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Tag: Fringe (61-66 of 66)

'Fringe' recap: 'I'm not from here, am I?'

This week’s Fringe began with science — fringe science, to be sure — and ended with great emotion. As far as I’m concerned, the series has really hit its stride: Its storytelling now surges along confidently, doling out the droll humor, the yucky alien imagery, and the deep anguish and terror of loss that resides in the heart of Fringe.

The return of Sebastian Roche’s Thomas Jerome Newton, the First Wave head from the alternate universe, early in the episode promised READ FULL STORY

'Fringe' recap: Walter, a 'White Tulip,' and Peter Weller

Fringe is becoming ever more adroit at blending its mythology with its paranormal cases. This week’s episode, called “White Tulip,” began with guest star Peter Weller entering READ FULL STORY

'Fringe' recap: Olivia follows the clues

First of all, remember the list that Olivia looked at toward the end of last night’s Fringe, the one containing her Jacksonville classmates? The last name on that list was “Ken T.” I hope to heaven that that’s not me, because I don’t want to find out it’s the Cortexiphan that’s READ FULL STORY

'Fringe' recap: 'Peter' and the 'Walternate': a gas, a trip, a mind-blower

From the 1980s-style graphics and Moog-synthesizer music replacing the usual ones, to the squishy-hair wig on John Noble as a 1985 Walter Bishop, last night’s Fringe return was not just full of revelations — it was a total gas, a trip, and cheerfully dark mind-blower. The episode entitled “Peter,” which didn’t include Joshua Jackson but rather READ FULL STORY

'Fringe' winter finale recap: 'Jacksonville' glimmers

Dedicated to putting emotion, humanity, and a sense of real-world history into the fantasy-show genre, Fringe went into its winter-season finale with a tremendously moving, startling episode. The hour began by adhering to its pleasing formula: one gross-out scare before the first commercial break. In this case, a man caught in what was thought to be an earthquake-rattled building was discovered by our heroes to suddenly possess many more than four limbs, plus an extra face protruding from READ FULL STORY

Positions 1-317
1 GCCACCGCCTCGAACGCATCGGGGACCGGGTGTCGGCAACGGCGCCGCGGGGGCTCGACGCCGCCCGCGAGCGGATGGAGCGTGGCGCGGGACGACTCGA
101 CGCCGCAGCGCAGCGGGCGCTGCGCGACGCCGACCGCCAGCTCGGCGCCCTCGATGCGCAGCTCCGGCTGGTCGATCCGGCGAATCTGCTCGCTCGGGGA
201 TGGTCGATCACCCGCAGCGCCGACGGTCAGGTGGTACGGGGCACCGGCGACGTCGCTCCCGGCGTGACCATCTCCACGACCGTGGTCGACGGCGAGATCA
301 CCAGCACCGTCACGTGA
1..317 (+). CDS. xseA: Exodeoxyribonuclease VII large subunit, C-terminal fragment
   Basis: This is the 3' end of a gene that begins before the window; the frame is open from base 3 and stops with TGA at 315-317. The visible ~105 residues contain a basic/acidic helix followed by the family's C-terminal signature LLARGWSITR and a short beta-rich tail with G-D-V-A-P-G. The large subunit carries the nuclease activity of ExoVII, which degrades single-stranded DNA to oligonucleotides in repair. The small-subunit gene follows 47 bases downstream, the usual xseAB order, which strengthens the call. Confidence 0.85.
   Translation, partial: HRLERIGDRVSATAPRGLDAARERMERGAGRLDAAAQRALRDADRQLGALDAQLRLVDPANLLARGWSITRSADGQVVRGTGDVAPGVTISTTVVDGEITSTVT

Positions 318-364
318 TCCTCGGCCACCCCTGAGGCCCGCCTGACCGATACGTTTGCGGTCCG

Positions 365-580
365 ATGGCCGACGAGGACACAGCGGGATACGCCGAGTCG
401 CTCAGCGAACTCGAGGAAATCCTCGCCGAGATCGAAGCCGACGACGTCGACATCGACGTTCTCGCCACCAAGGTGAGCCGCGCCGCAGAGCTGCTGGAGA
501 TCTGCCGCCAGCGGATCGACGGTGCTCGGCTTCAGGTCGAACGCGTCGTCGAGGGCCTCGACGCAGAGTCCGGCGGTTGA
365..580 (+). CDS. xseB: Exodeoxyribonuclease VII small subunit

'Fringe' recap: Walter, who's your daddy?

This week’s Fringe was one of the series’ most satisfying stand-alone episodes. It had a good threat — an airborne toxin (smells like cinnamon: yum) that causes people to die “suffocated from the inside-out,” in Walter Bishop’s phrase. And it gave us a chunk of the Bishop family backstory in a manner that complemented — enhanced — the main plot.

From the moment near the start, when Olivia notices that one of the dead in a wedding party was a Holocaust survivor, the story began a subtle sub-text. The Nazi sympathizer villain (steel-rimmed round glasses, a slight accent, and grim-smiling demeanor that should have warned that barista not to serve him his requested “very hot” cup of tea) had developed something that could pinpoint specific victims based on their DNA. All it needed was, said Walter, investigating the case with Peter and Olivia while driving a car like a drunken madman, “a heat-source dispersed into the air.”

Where did the bad guy’s research come from? Much of it, it turned out, was from experiments conducted by Walter’s father. So now we have learned that Peter’s grandfather was Dr. Robert Bishoff (he changed his name when he moved to America), who worked in Germany in the World War II era and was a spy for the U.S. Walter groaned with guilt: “My father’s work is killing people.”

The hour peaked with the tensions that arose between Walter and Peter. Walter looked for his father’s research books, but Peter told him he’d sold them 10 years ago — during the time Walter was committed to St. Claire’s. Peter’s excuse was that he needed money, but it was acknowledged that there was a psychological reason behind the sale. At this point in Fringe history, it’s easy to forget that at the start of the series, Peter really resented Walter for his scattershot upbringing and Walter’s abandonment of him; selling those books was a way of getting back at Dad in a roundabout way. (I also think, based on nothing but a hunch, that at that time, Peter was probably in trouble with the law and maybe using drugs to blot up his pain, and those may have been the reasons for his money needs.)

Ultimately, it was Walter who saved the day, killing the villain in a very public place. This was a great night for John Noble, whose portrayal of Walter encompasses everything from endearing daffiness to ferocious concentration and commitment. When Walter told Olivia near the end, “Family is very important to me; there’s nothing I wouldn’t do,” that remark was heavy.

We know his words’ implications, and how they have and will continue to bear down upon the story Fringe is slowly telling of Peter and the alternate worlds Walter explored with William Bell.

Speaking of whom, it looks as though we’re going to get a rip-roaring mythology episode next week.

Can’t wait. Did you watch Fringe this week?

Follow me on Twitter @kentucker

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